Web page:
There is ample reason to believe that, in man, reduced arterial flow to one kidney may result in hypertension. This is evidenced by many reports of long-term reversion to normotension after nephrectomy,1-12 and by some more recently reported short-term results after plastic surgical procedures upon stenotic renal arteries.13-15 The underlying mechanism whereby hypertension is brought about in these situations, however, remains unknown.
In the period immediately following Butler's initial report of restoration of normotension after removal of a diseased kidney,16 many nephrectomies were performed, without benefit to the patients in most instances.17-19 The best results achieved in any of the larger series of cases disclosed that only 30% of the patients had improved. In the past decade further procedures have been devised to evaluate whether or not a morbid kidney is responsible for the hypertension present. It is believed by the authors that (1) proper utilization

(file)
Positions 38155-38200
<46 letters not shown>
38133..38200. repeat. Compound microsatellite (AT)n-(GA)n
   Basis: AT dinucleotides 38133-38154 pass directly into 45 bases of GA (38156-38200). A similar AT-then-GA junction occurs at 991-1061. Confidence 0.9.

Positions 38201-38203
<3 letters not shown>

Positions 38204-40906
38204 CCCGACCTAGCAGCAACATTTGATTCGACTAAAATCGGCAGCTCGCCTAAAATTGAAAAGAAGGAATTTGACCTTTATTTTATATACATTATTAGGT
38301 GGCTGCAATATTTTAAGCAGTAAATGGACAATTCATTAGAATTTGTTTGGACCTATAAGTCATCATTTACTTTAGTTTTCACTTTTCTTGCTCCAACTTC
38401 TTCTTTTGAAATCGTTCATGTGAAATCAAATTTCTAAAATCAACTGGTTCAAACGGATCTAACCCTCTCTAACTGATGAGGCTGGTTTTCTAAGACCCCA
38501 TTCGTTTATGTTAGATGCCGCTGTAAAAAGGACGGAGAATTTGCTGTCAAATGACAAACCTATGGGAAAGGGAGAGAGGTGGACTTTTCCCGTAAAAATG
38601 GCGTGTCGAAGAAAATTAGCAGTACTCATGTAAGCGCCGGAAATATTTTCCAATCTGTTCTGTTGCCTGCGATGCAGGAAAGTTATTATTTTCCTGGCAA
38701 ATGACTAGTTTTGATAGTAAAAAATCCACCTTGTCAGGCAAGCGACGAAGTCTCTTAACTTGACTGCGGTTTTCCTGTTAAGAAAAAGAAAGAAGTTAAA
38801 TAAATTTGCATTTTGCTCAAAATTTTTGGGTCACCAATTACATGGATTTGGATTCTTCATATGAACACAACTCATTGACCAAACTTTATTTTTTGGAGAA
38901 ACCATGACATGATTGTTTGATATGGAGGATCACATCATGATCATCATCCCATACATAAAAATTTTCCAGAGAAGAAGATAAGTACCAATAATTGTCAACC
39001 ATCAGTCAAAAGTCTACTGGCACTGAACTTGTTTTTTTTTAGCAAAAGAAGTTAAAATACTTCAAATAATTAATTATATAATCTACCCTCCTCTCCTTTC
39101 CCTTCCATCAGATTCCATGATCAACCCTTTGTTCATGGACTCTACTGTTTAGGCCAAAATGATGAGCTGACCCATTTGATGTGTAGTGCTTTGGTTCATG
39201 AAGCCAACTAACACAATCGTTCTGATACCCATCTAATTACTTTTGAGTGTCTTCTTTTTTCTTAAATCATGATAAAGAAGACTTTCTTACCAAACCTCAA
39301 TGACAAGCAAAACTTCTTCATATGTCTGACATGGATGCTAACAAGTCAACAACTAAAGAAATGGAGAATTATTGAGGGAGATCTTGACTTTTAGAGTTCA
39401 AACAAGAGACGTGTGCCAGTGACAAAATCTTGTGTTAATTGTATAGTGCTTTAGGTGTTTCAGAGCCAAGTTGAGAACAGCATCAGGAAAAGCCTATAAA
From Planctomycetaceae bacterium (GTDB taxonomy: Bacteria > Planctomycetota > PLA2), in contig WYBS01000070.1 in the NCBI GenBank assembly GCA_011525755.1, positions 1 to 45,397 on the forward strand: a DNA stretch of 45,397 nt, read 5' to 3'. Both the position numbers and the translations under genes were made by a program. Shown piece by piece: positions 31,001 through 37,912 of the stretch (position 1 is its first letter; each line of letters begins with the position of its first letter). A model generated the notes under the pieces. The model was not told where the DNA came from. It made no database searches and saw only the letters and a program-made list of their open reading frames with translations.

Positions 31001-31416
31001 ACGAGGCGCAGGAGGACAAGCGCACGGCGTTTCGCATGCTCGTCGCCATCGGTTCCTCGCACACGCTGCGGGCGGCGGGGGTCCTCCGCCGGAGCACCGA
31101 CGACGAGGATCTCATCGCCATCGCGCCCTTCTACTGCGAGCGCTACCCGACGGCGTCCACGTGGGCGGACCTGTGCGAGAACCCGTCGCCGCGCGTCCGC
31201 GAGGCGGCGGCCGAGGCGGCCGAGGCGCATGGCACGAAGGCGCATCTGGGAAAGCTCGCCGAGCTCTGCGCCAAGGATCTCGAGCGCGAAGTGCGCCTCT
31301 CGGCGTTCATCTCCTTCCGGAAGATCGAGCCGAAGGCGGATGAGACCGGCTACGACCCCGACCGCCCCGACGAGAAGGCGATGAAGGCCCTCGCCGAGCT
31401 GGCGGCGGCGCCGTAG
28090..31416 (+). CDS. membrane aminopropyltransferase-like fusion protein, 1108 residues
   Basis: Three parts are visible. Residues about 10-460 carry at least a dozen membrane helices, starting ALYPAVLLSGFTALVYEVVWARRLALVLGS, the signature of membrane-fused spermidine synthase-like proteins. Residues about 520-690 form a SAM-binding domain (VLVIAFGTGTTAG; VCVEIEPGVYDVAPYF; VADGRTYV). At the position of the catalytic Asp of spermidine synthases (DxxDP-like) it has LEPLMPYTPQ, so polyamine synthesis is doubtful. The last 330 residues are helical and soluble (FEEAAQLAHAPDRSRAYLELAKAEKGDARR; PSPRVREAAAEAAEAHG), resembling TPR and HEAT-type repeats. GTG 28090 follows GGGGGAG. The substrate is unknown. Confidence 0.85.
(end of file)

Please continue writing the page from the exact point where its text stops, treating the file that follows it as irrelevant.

HOWARD JE, CONNOR TB. Hypertension Produced by Unilateral Renal Disease. Arch Intern Med. 1962;109(1):8–17. doi:10.1001/archinte.1962.03620130010002
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